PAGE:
Beating the Odds

College of Education students, staff, and alumni work closely with Philadelphia’s Isaac A. Sheppard Elementary School, which is paying big dividends for both schools.

Ten years ago, James Otto was assigned to Isaac A. Sheppard Elementary School to close it down. But during his second year as principal of this small elementary school in a challenged urban neighborhood, Penn State's College of Education found Sheppard.

From there, the institutions established a partnership, which Otto credits for helping Sheppard rise above people’s expectations for the school.

“Penn State is part of the lifeblood of Sheppard,” said Otto, who retired as principal of Sheppard in June 2013 and whose respect for the University is evident when speaking with him. “Our school probably would have closed if it had not been for Penn State.”

“Penn State is part of the lifeblood of Sheppard. Our school probably would have closed if it had not been for Penn State.”—James Otto

A Pipeline of Talent

“A lot of my staff graduated from Penn State. Three of my current teachers were student teachers from Penn State,” said Otto, again citing the quality of students coming from the College of Education as the reason for hiring. “The College of Education does a fantastic job preparing (students). Every semester we get a new batch of student teachers who, year after year, make us better.” 

Keeley Gray, 2008 College of Education alumna, is a third-grade teacher at Sheppard who fell in love with the school when she completed her student teaching there. She sees her students growing with weekly online tutoring sessions via iChat between students at Sheppard and volunteer students from the College of Education.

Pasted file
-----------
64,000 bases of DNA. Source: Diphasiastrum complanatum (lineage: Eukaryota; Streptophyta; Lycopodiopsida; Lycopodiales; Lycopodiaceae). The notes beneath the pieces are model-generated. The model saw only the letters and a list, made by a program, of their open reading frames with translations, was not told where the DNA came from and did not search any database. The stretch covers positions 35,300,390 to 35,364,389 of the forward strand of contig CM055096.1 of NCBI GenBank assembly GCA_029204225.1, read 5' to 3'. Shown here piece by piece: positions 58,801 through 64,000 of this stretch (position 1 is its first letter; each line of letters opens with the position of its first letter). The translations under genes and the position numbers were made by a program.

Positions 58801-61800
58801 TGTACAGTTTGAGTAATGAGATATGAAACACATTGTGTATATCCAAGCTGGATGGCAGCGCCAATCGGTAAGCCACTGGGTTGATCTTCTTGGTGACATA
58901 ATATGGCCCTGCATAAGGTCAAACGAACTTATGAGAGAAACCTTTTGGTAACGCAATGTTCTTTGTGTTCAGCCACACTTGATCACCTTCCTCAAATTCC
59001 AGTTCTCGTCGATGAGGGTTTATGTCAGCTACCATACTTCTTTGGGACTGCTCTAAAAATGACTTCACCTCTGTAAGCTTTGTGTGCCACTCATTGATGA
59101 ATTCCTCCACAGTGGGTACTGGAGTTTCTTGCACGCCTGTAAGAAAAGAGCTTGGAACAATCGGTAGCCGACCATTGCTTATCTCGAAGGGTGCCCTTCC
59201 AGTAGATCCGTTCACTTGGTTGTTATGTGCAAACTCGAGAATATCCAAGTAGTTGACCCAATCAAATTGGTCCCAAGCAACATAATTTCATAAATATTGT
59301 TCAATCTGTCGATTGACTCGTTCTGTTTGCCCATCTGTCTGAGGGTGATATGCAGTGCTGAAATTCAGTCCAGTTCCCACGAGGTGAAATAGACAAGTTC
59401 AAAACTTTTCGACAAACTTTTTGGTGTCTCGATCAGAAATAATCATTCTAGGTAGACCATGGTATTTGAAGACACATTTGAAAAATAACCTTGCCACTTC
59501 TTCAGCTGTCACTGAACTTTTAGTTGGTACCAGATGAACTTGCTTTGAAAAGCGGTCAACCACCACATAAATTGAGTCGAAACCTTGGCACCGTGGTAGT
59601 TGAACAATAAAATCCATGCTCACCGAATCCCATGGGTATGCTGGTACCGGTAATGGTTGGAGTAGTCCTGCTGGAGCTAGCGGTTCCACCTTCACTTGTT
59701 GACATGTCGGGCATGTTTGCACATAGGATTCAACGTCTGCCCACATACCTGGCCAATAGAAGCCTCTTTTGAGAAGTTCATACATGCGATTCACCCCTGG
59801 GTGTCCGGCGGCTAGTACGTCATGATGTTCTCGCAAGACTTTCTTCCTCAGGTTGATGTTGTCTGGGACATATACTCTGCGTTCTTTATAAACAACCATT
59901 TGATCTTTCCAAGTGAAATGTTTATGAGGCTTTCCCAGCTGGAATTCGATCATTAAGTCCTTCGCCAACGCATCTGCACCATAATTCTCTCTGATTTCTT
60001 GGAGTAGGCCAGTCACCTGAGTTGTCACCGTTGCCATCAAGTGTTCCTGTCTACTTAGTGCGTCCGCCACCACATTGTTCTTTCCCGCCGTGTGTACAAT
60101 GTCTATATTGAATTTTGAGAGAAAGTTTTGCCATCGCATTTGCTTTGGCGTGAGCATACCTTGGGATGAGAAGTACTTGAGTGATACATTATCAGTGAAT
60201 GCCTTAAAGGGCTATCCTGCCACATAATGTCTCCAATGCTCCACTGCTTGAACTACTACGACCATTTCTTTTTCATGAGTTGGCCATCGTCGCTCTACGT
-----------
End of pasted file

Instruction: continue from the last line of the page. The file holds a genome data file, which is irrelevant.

“I am involved in iChat for third and fourth grade,” said Gray. “(My students) get homework help and extra help they need academically. It is also so great to see them have someone else to talk to and form relationships with.”

Stephanie Ironside, a secondary education major and online tutor, said she thought becoming a tutor was a great opportunity.“Having this experience with the younger kids is benefiting me in educational psychology and adolescent development. It is making me more well-rounded as a student,” Ironside said. “I think it is a great experience. I recommend it.”

"Every semester we get a new batch of Penn State student teachers who, year after year, make us better.”

—James Otto

As part of the special relationship between the two institutions, elementary students, their families, and staff from Sheppard visit Penn State’s University Park campus.

They get to spend time with their iChat tutors in person as they tour the campus, which this year included stops at the Berkey Creamery, the All-Sports Museum and Beaver Stadium, and the Nittany Lion Shrine, as well as exposure to college residence halls and classrooms.

“For a population for whom the terms ‘college’ or ‘university’ are not part of their lexicon, this is just a remarkable experience,” said Otto. “We have brought anywhere from 50 to 60 children here over the course of the last several years with their parents, many of whom have never been to college or seen colleges.”

According to Otto, Sheppard is regularly under the threat of closure. Last year, the school was once again on a list of schools to be closed. However, that did not happen. Otto said that rising test scores and other data indicated to the School District of Philadelphia that the students at Sheppard were thriving.

“We are in a community that has lots of challenges: poverty, unemployment, drug traffic,” said Otto. “Our kids live in challenging circumstances. Penn State raised the school to the point where the school district realized that they could not afford to close Sheppard.”

For now, Sheppard is beating the odds, and Otto said were it not for Penn State, there would be no Sheppard.

“It is Penn State that has given us the strength and courage to push on when every one else is saying to close the little, old schools because they are no longer relevant,” said Otto. “My staff last year proved to the school district that we were relevant, and a large part of that relevance comes from Penn State.”